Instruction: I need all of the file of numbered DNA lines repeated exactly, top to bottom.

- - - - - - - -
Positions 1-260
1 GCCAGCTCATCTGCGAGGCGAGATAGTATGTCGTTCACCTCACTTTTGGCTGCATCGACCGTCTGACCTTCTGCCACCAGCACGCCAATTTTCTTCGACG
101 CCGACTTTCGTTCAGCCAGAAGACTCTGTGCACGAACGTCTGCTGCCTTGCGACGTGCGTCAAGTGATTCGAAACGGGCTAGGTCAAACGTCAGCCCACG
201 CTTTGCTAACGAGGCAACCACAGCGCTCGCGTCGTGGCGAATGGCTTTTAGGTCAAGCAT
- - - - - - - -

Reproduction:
Positions 1-260
1 GCCAGCTCATCTGCGAGGCGAGATAGTATGTCGTTCACCTCACTTTTGGCTGCATCGACCGTCTGACCTTCTGCCACCAGCACGCCAATTTTCTTCGACG
101 CCGACTTTCGTTCAGCCAGAAGACTCTGTGCACGAACGTCTGCTGCCTTGCGACGTGCGTCAAGTGATTCGAAACGGGCTAGGTCAAACGTCAGCCCACG
201 CTTTGCTAACGAGGCAACCACAGCGCTCGCGTCGTGGCGAATGGCTTTTAGGTCAAGCAT